Alphas is a great show, and you should watch it

Just thought I'd pass along that the SciFi channel is into the second season of a really outstanding show called Alphas. Spotted a post on MeFi yesterday, and thought I'd give it a try. I'm only partway through the first season, but I'm really hooked!

Basic idea of the plot: it's sort of X-Men lite, with a new breed of humans called Alphas, who have teeny-tiny superpowers. It feels like real human bodies with unusual abilities, rather than outright superpowers, and the heroes are fragile, ending up hurt on a regular basis. They dress like normal people, no spandex.

To give you an idea of overall power levels, the 'super strength' guy can shove a parked van sideways, but has to work at it, punches fist-sized holes in sheetrock, can lift and move a soda machine by himself, and can break open a chained door with a running jump. He can lay a guy out with a well-placed punch, but he'll just knock him down, not through the wall. And he can't do it for very long -- he's got one major burst of strength and speed, typically lasting two or three minutes, and he's all used up. Any mundane he clocks probably isn't going to get back up, but he's just really strong, not truly superhuman.

All the characters are like this, very human. I like the actors a lot, I like the characters a lot, and I find myself empathizing with them a great deal, both because they're likeable people, and because they're almost 100% human, and using their weak abilities in novel and interesting ways to outsmart the bad guys. The villains have a wide range of interesting powers, typically much stronger than the team, but there don't seem to be any 'monster of the week' episodes... every episode seems to hook into the main, overarching plot. The pacing is excellent.

It reminds me a bit of Fringe in terms of acting quality; everyone on the team does a great job from the first line they deliver. No shaky uncertainty, they're in control from word one. And the overall story is being woven together with real skill. It's a little reminiscent of X-Men, in that they're hitting on many of the same prejudice and discrimination themes. The bad guys are sometimes just bad guys, but the more important ones are complex and somewhat nuanced; they're OPPONENTS, but you can actually rather understand their motives, and even sympathize with them. (rather similar to Magneto in at least one case, though with an entirely different power.) I think it's outstanding.

If you like Fringe, you really oughta check this one out. And if you'd like X-Men, minus the silly suits and hyper-strong powers, it would appeal on that front as well.

+1

I've watched 2 or 3 episodes so far and I typically hate everything TV in the last 10 years.

This one is good.

I'll make sure to check this out as soon as I get back, sounds interesting.

I've been meaning to check this show out. Glad to hear it has some Goojer love. I'll definitely look in to it.

My wife and I are doing Netflix instant on this ourselves. Good show. Hope it doesn't take long for season two to show up on instant.

I've been enjoying it. It's hit and miss but, frankly, I'll watch David Strathairn in anything.

Trivia: it takes place in the same universe as Warehouse 13 and Eureka, so be prepared for crossovers.

Alphas is easily one of the better shows on SyFy. I think the writers have worked hard to go beyond the basic "superhero" ability/penalty balance to create characters that are truly compelling, complex, and all too human. The show's characters regularly deal with themes of exploitation, ostracization, isolation, self-doubt, and prejudice in a world frequently plagued with morally ambiguous situations. It's far from the happiest show around, but it's absolutely worth checking out.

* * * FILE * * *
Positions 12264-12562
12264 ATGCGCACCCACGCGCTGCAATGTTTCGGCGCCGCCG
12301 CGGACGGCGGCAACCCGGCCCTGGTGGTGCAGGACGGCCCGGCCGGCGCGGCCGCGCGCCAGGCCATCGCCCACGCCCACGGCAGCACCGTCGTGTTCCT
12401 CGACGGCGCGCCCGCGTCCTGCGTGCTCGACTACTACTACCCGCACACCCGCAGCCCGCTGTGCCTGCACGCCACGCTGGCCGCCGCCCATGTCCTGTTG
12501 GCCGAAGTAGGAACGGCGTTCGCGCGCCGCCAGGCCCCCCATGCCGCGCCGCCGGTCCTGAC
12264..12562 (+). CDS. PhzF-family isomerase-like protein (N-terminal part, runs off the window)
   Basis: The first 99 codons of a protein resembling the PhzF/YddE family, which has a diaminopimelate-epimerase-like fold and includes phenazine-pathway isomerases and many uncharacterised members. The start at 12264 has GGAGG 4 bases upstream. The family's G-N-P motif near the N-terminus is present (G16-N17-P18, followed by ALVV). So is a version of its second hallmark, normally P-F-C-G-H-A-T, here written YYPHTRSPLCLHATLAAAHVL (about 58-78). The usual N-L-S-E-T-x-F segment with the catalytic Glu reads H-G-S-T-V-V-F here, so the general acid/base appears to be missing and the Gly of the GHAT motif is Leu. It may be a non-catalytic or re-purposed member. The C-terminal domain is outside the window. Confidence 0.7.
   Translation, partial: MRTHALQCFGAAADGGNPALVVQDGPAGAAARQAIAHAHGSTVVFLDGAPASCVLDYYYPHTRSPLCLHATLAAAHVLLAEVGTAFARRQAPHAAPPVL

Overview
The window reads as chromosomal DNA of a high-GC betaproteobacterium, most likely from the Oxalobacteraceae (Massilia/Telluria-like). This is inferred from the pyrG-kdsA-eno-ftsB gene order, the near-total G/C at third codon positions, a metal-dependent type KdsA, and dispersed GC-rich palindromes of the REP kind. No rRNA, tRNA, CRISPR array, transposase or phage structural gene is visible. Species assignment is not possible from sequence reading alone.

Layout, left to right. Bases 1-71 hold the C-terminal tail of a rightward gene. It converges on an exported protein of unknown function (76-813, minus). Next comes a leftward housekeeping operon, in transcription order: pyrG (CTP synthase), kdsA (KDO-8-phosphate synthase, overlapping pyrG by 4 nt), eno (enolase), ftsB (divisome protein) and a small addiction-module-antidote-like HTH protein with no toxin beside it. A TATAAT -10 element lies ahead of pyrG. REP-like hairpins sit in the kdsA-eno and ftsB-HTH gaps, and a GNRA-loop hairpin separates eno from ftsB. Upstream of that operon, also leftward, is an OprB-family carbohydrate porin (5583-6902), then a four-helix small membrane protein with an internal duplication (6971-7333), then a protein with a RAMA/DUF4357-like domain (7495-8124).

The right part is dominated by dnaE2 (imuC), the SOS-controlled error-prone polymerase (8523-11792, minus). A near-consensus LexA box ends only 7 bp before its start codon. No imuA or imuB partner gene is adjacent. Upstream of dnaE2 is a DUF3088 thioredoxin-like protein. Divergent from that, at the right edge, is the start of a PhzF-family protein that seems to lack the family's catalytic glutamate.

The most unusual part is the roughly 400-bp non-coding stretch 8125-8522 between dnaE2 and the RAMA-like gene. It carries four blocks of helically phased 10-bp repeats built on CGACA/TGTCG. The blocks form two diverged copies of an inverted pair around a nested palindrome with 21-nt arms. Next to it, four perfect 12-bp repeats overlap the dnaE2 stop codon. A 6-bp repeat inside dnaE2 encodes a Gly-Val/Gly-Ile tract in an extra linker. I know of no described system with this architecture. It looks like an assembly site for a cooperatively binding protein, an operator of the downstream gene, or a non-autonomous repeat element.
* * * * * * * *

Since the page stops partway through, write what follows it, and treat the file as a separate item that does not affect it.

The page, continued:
I received the first season on DVD for my birthday last week and watched the first disk this past Saturday and enjoyed it thoroughly. I agree that it is definitely one of the better series put out by SyFy in quite some time.

I agree Alphas is a really good and interesting show. The first season really grew as it went,

Spoiler:
especially with the development of the Red Flag plot line.

I think the second season has been going well so far, but I found the resolution to the way they ended the first season

Spoiler:
a little dissapointing, essentially resetting things to the status quo after one episode, with very few consequences to Dr. Rosen's testimony going public. I'm also finding the ongoing serial arc with Stanton Parish less interesting then the Red Flag stuff from season 1.

But those quibbles are pretty minor, and overall it is a great show. Sorry about the spoilers, but I figured it was safer as people seem to be at different points in the show.

It's just about the best implementation of "what if real people got super powers?" to appear on TV. It's kind of what Heroes was going for, except the writers have brains.

Characters are written as people, not powers.

Yes, exactly, and the super powers are weak enough that they don't dominate the characters or the storyline. They're really interesting, and the writers are handling them very well, but even a wimpy Marvel character wouldn't need to work hard to take out all of them at once, and something like the Hulk would notice them no more than any other mundane. I suppose hyper-kinesic guy could figure out how to trip the Hulk or knock him off a bridge or something, but the absolute best they could do would be to deflect him briefly, get away, and hide.

Just finished Season 1, and I'm having a great, great time with this show. Definitely the best thing since Fringe.

First season is up on Netflix instant watch if anyone needs to catch up.

Huh. I caught the pilot of this and didn't think too much of it. It seemed fine, but not a show that was likely to develop into something worthwhile.

You guys are all indicating otherwise, so I'll go ahead and add this to my Netflix queue.

I've tried other shows on SyFy such as Warehouse 13 and the Lost Girl. This is the only one I watch regularly. I have never watched Fringe. I liked Heroes but Alphas is more grounded.

I caught up on season 2 this weekend.

I really wanted to like Warehouse 13, but lost interest. Lost Girl is okay -- it's got some interesting bits, but it's sort of a gigantically long chick flick.

Alphas is just different... although I think it shares a character with Warehouse 13.

Alphas is awesome.

Spoiler:
I like Gary, I find it interesting that they add a character that is Autistic as well as the red flag leader(blanking on her name) who also had a disability.